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Key results from congressional primaries on Super Tuesday

Voters picked nominees in Alabama, Arkansas, California, North Carolina and Texas

In a primary featuring, from left, Democratic Reps. Katie Porter, Adam B. Schiff and Barbara Lee, only Schiff made it to the November ballot.
In a primary featuring, from left, Democratic Reps. Katie Porter, Adam B. Schiff and Barbara Lee, only Schiff made it to the November ballot. (Tom Williams/CQ Roll Call file photo)

Voters in five states picked nominees for congressional seats on Tuesday. California and Texas voted in Senate primaries, and more than one-quarter of the seats in the House were up in primaries in those states plus Alabama, Arkansas and North Carolina.

Along with setting matchups for the battleground races that may decide control of Congress in November, the primaries also picked likely winners this fall in open seats that heavily favor one party or the other. 

California’s primary system sends the top two finishers regardless of party to the November ballot. In Alabama, Arkansas and Texas, candidates in partisan primaries have to get more than 50 percent to secure nominations or the top two go to a runoff. In North Carolina, the threshold to avoid a runoff is more than 30 percent. Runoff dates are April 2 in Arkansas, April 16 in Alabama, May 14 in North Carolina and May 28 in Texas.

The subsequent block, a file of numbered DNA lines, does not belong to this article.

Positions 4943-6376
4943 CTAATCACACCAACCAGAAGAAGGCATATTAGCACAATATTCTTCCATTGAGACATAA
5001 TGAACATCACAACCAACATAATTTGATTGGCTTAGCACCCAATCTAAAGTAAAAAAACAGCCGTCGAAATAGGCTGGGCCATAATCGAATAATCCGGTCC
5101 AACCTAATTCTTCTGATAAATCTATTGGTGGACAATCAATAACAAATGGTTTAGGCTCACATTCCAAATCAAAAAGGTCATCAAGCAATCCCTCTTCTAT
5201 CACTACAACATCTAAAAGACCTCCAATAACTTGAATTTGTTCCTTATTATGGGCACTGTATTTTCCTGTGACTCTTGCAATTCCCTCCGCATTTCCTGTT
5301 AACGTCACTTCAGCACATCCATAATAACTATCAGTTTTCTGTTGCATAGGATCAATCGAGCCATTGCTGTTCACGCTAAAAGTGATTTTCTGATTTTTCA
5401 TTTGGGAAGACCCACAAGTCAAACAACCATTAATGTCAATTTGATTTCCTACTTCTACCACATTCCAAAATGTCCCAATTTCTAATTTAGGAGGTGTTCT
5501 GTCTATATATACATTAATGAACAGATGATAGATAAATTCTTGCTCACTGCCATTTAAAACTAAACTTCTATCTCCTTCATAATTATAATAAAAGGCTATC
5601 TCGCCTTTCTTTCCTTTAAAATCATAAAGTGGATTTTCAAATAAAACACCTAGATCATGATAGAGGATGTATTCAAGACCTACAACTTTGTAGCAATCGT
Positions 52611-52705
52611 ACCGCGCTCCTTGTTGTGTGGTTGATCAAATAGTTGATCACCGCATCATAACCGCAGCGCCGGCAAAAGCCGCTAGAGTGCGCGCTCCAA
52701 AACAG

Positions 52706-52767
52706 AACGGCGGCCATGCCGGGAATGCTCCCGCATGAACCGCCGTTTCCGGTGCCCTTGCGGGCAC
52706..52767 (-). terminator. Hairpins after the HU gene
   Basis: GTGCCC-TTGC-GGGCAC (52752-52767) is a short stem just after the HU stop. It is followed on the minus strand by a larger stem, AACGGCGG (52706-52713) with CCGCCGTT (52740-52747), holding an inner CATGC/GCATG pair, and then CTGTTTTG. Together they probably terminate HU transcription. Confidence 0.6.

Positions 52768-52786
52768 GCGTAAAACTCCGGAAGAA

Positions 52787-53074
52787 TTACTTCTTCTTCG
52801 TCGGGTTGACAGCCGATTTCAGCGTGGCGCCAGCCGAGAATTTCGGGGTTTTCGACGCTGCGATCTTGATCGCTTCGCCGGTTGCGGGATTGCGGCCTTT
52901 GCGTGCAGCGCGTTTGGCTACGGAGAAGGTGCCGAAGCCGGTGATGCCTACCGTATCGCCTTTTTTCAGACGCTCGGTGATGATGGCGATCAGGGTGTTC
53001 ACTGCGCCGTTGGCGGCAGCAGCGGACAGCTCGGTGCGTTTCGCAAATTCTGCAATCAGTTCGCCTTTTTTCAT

Voters were also dealing with new districts in some states. A court-ordered redistricting in Alabama created a new Democratic-leaning 2nd District and led to a Republican member-vs.-member primary in the 1st District. In North Carolina, meanwhile, the Republican-controlled legislature redrew the map so districts that Democrats Kathy Manning, Wiley Nickel and Jeff Jackson won in 2022 now are composed of voters who backed Donald Trump over Joe Biden by double digits. 

Here are some key results, organized by state and district number, with times reported using Eastern Standard Time. This report will be updated with more races as they are called by The Associated Press. Some calls may take days, especially in California, where mail-in ballots have to be delivered and be counted, or where candidates are close to the threshold of avoiding a runoff.